C.S. Lewis’s Greatest Fiction Was Convincing American Kids That They Would Like Turkish Delight
I too had the most extreme desire to try Turkish Delight after reading The Lion, the Witch, and the Wardrobe. I too probably would have been surprised to taste anything close to real Turkish Delight:
Here’s what it really is: a starch and sugar gel often containing fruit or nuts and flavored with rosewater, citrus, resin, or mint. The texture is gummy and sticky, some of the flavors are unfamiliar to American palates, and the whole thing is very, very sweet.
Now, I should add, I have since had a chance to try rose-flavored Turkish Delight, possibly this brand or something similar, and I liked it a lot even though super-sweet things are not necessarily my favorite. On the other hand, I’m a big fan of rose-flavored confections. Possibly as an inexperienced child I might have been less keen on flavors like that than I am now.
Now, here is what Jess Zimmerman was inspired to do: I set out to discover what Americans imagined when they read about Turkish Delight. What kind of candy did we think would inspire a boy to betray his brothers and sisters? … Their answers spanned a whole range of sweet treats—and some surprises.
Click through to read all the rhapsodic visions of what Turkish Delight ought to be.
11 thoughts on “An amusing post from Atlas Obscura —”
Hmmmm, I’ve had VERY VERY GOOD Turkish Delight/loukum and I’ve had VERY VERY BAD Turkish Delight. It’s mostly down to how fresh it is–dried out Turkish Delight is terrible. (I actually think I preferred the pistachio version, myself.)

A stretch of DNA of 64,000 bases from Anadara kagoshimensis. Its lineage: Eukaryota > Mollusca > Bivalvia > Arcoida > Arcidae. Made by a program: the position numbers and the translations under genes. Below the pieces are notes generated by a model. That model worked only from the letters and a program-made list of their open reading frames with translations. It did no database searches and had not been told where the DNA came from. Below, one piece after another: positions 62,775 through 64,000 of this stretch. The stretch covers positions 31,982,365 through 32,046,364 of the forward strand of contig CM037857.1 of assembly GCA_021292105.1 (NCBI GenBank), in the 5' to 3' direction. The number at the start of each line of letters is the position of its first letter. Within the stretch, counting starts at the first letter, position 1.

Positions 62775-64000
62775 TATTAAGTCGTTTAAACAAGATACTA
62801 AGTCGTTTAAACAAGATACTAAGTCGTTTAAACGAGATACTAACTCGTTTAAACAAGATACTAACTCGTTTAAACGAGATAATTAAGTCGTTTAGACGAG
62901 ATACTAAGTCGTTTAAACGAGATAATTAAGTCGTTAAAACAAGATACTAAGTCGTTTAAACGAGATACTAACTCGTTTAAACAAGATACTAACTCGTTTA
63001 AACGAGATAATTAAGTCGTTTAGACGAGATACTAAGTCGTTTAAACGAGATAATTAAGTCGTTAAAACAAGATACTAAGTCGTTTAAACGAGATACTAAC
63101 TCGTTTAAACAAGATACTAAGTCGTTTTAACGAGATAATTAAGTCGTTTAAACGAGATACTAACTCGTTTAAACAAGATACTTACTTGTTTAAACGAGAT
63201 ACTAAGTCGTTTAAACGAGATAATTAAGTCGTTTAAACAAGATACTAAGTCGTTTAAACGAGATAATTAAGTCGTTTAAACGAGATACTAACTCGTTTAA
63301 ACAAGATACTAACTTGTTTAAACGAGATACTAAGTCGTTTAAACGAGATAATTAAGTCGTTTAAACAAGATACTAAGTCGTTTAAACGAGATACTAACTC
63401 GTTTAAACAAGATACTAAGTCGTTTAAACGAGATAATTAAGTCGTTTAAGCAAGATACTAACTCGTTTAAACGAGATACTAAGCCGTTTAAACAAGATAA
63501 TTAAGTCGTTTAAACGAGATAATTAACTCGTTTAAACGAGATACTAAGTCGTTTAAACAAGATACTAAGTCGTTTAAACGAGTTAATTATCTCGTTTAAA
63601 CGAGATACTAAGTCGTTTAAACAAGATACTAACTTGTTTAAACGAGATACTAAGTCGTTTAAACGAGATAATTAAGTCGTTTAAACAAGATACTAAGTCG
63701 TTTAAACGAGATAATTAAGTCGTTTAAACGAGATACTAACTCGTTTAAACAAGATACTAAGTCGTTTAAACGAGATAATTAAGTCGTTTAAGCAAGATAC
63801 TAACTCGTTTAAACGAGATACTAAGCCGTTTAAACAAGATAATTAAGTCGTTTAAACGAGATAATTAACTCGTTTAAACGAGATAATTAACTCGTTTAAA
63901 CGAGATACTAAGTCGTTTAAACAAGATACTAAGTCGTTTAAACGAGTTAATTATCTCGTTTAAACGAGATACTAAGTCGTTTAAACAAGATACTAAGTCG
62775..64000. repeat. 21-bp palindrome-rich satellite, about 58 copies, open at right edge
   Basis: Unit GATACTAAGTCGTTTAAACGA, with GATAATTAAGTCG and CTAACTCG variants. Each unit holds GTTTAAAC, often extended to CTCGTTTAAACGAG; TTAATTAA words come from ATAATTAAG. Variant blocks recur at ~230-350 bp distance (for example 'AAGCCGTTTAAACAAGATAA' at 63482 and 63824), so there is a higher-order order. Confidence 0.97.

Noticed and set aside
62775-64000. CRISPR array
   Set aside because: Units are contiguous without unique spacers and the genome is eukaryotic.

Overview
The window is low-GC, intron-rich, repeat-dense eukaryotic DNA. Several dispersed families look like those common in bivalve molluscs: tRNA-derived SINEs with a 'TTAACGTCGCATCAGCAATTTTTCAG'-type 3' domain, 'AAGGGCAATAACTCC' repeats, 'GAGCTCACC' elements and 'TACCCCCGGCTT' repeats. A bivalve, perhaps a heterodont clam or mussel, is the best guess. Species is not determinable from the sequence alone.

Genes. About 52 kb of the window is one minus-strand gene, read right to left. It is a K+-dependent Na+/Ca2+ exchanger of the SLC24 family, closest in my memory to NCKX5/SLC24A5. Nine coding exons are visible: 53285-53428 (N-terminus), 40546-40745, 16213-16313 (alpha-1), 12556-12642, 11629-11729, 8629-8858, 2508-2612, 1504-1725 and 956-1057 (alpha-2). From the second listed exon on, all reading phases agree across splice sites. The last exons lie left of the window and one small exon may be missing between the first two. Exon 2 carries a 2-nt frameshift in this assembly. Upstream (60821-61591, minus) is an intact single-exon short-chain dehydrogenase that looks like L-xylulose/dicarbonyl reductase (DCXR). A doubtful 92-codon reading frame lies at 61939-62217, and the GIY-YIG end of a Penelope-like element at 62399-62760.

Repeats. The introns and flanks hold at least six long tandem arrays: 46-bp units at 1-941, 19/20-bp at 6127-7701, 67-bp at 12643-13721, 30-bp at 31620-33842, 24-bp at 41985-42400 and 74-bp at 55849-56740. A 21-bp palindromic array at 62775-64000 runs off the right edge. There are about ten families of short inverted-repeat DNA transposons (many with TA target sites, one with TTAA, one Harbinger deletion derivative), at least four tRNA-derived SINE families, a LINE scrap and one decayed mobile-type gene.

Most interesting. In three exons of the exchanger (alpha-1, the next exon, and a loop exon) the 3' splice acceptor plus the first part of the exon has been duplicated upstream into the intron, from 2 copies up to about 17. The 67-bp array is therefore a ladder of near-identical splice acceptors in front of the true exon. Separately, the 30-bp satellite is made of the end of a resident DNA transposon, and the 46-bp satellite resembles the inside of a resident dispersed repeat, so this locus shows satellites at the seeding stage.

Interesting! Plainly I need to sample more Turkish Delight so that I can make a more informed evaluation of its worthiness as a payment for betraying family members…
I had it a couple years back at a market in Southern France. I love pistachios, so I thought it was tasty, but (indeed) too sweet. There were a lot of tasty Middle Eastern confections at that counter.
Same place I discovered pea velouté
with mint. (Despite the common main ingredient, it has nothing in common with split pea soup.)
“Plainly I need to sample more Turkish Delight so that I can make a more informed evaluation of its worthiness as a payment for betraying family members”
Depends on the brother.
My oldest brothers, it would take some pretty darn fancy Turkish Delight.
The brother-next-oldest-to-me? Well… marzipan.
Seriously, now I’m going to have to go try this stuff again. I think the Turkish Delight I sampled was the El Cheapo version, hardly worth betraying a second cousin for.
Pistachios = maybe betraying a nonrelative I don’t much like (pistachios not really my thing).
Rose = now there’s more of a temptation!
But yes, the Turkish Delight I’ve had, while I liked it, wouldn’t be my idea of an ur-dessert. Most days of the week, I’d probably take good fudge over even the best Turkish Delight.
Give me chocolate any day.
Maureen, dates are like that too. Really fresh, soft dates are out of this world; the drier they get the less I like ’em.
If you like rosewater, Rachel, have you tried orange blossom water?
Yep; I have rose water, orange blossom water, and iris water in my pantry — but rose is my favorite.
Oooh iris water? What’s that like?
I like to flavor my drinking water with orange blossom water. It makes it a touch more refreshing, imo :) And if you like that, try ‘white coffee’, if you haven’t already: basically equal parts (I think it’s equal parts, but you may want to experiment) orange blossom water and water boiled together, drunk in tiny Turkish-coffee-esque portions (it’s strong).
Sounds like my kind of “coffee”! I will try that for sure. Maybe I’ll try it with iris water — which is hard to describe — as well.
If you really want a just comparison, stop eating candy of any form for a few years, and then try it.
This was, after all, after several years of rationing in Great Britain.
Mary, good point! The article pointed out that important detail.